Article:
John Miller - Self-Made Man

2011 - Erwerbung anlässlich des Wolfgang-Hahn-Preis

John Miller was born in Cleveland, Ohio in 1954. He is not only an artist, but also Professor for Professional Practice in Art History at Barnard College, Columbia University, New York and writes for renowned art magazines, such as Artforum, October and Texte zur Kunst. Since thirty years now, John Miller has created a diverse oeuvre comprised of painting, sculpture, photography and video, which revolves around fields of tension such as the individual, technology and society and for which he was awarded the Wolfgang Hahn Prize in 2011. On the occasion of this award, the two-part sculpture Self-Made Man, which was created especially for the Museum Ludwig, as well as a group of photographs from the Middle of the Day series, was acquired.

Installation view Museum Ludwig, Wolfgang Hahn Prize 2011. John Miller, shown works from left to right: Self-Made Man, 2011, Untitled, 1987, Now We're Big Potatoes, 1992, Country Life, 2010, 7 Photographs of the Middle of the Day series, 2001-2005 © John Miller, Photo: Jürgen Schulzki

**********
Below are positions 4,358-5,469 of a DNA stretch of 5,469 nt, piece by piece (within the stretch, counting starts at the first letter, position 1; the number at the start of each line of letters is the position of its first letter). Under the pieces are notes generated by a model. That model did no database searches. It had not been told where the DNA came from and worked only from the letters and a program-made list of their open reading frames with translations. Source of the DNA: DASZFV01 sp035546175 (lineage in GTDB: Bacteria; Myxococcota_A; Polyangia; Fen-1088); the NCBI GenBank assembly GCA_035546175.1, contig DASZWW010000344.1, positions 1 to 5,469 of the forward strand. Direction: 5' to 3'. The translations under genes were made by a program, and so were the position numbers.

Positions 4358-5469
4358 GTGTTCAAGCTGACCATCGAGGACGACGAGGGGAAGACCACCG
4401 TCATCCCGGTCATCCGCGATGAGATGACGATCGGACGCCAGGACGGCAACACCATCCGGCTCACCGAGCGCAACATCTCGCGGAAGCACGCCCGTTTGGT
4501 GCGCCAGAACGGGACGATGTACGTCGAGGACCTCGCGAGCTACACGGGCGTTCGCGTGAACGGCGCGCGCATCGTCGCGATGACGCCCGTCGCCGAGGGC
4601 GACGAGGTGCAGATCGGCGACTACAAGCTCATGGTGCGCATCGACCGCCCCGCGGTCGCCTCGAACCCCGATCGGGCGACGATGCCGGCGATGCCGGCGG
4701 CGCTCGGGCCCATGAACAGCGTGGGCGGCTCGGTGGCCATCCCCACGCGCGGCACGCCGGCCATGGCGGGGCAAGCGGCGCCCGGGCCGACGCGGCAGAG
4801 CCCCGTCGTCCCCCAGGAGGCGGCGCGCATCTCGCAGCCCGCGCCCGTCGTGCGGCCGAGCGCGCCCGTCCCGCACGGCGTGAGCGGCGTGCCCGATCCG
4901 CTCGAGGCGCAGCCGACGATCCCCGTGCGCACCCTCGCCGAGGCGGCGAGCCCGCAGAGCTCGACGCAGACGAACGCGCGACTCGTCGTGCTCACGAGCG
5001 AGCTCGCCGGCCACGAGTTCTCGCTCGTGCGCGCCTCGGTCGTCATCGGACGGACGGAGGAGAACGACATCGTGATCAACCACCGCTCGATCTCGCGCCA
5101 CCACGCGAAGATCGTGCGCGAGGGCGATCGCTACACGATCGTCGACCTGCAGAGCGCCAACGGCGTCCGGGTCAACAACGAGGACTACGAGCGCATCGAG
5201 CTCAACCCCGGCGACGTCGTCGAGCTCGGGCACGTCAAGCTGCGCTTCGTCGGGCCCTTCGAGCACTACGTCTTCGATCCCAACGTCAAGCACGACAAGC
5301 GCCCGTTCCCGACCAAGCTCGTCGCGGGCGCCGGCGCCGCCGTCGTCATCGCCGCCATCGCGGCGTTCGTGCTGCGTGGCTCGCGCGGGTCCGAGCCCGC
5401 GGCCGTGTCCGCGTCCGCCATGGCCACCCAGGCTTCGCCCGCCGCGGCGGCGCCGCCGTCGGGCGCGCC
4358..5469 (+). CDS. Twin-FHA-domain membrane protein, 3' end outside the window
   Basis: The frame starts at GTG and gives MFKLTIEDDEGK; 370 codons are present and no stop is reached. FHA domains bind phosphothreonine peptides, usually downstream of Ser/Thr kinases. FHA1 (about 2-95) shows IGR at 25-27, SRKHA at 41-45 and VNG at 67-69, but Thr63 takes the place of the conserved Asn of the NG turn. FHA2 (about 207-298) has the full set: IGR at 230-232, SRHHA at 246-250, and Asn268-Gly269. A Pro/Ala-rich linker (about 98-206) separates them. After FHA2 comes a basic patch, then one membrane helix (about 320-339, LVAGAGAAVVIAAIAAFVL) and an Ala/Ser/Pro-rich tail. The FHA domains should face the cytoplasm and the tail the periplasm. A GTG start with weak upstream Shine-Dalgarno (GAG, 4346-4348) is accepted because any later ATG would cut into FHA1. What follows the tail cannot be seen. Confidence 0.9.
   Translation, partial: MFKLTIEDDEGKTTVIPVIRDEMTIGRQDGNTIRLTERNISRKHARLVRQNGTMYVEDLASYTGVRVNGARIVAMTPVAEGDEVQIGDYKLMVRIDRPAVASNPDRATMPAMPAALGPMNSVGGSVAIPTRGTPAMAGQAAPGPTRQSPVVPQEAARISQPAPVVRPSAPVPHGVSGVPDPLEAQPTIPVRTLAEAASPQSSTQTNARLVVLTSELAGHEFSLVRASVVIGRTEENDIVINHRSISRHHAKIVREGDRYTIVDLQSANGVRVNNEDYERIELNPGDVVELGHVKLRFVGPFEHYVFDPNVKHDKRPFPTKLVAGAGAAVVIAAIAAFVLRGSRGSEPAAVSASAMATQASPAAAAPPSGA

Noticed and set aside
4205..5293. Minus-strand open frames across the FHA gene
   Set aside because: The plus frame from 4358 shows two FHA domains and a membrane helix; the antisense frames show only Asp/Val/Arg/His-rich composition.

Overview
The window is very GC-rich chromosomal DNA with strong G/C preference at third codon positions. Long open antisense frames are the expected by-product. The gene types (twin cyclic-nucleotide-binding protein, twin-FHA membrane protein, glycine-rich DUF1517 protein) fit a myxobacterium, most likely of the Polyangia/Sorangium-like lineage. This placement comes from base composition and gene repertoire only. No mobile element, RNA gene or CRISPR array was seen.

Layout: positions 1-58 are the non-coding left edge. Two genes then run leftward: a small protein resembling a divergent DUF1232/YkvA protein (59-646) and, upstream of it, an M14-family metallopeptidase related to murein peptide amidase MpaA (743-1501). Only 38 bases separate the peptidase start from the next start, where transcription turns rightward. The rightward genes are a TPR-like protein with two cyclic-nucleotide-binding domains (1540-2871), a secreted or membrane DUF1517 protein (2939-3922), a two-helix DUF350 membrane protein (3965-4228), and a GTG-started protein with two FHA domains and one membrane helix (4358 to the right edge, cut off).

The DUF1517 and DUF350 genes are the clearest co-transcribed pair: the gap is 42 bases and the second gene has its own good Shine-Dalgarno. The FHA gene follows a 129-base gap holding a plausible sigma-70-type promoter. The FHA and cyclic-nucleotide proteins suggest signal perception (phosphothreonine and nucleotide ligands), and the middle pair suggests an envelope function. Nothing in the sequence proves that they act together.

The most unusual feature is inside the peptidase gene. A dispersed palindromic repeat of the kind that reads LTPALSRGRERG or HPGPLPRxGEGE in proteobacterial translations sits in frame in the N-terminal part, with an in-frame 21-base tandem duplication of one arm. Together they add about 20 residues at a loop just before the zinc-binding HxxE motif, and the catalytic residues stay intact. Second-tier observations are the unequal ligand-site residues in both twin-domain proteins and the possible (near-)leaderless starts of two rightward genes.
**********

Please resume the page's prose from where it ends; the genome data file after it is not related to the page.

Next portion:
Middle of the Day, 2001-2005
For the Middle of the Day series, Miller takes on the role of an observer and selects scenes from everyday life as the object of his interest. In this project, which he began in 1994, Miller maps various sites and situations, which he discovered or experienced for the most part during his travels. The heterogeneity of the photos is held together by Miller’s conceptual approach: Miller shoots all images between 12:00 noon and 2.00 p.m. This time span, which can be deemed as either lunch break or working time, forms the starting point for his artistic inquiry and demonstrates that even the standardised time system cannot control everyday life with all its nuances.

Self-Made Man, 2011
The work Self-Made Man from 2011 consists of two advertising pillars and reflects on social and artistic self-marketing strategies. On one of the advertising pillars, one can see an advertisement posted by someone who calls himself a ‘self-made man’. It is a reproduction of an advertisement from the American classified advertisements website ‘Craigslist’, on which employment positions, flats and lonely heart adverts are posted. On the other advertising pillar, self-portrayals of artists from the Fluxus and Concept Art movements in the form of books, images and small artefacts are exhibited. In this way, Miller compares social and artistic self-marketing strategies.